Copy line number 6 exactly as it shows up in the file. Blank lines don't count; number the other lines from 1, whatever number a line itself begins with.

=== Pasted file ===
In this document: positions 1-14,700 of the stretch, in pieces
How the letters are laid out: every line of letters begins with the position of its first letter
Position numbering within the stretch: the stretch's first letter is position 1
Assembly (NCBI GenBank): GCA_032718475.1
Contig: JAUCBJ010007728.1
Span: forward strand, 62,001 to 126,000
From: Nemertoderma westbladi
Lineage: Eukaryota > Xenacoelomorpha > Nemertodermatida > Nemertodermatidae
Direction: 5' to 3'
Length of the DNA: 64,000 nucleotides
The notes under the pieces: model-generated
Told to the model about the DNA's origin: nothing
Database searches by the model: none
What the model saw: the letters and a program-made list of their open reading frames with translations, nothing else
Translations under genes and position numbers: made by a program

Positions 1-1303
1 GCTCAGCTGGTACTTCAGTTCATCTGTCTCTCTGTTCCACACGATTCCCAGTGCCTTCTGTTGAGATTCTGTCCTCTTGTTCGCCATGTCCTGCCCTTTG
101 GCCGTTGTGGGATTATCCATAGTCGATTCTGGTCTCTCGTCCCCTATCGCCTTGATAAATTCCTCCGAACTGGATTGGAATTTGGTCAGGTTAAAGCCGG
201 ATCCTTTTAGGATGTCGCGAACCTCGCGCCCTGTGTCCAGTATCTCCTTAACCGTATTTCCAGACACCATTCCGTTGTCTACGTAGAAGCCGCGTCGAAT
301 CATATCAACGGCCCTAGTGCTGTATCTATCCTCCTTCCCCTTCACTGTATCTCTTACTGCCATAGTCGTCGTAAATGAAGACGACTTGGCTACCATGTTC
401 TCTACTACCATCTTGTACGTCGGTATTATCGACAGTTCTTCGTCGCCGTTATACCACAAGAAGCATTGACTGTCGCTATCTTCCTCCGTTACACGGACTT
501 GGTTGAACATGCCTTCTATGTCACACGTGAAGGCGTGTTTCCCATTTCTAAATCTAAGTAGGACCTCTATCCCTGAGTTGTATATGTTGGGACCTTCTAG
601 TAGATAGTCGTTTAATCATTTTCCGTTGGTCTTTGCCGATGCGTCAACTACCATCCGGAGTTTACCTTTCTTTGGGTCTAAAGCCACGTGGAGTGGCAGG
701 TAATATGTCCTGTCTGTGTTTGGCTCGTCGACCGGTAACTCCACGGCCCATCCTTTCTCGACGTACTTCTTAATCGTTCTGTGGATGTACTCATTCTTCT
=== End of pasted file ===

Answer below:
Span: forward strand, 62,001 to 126,000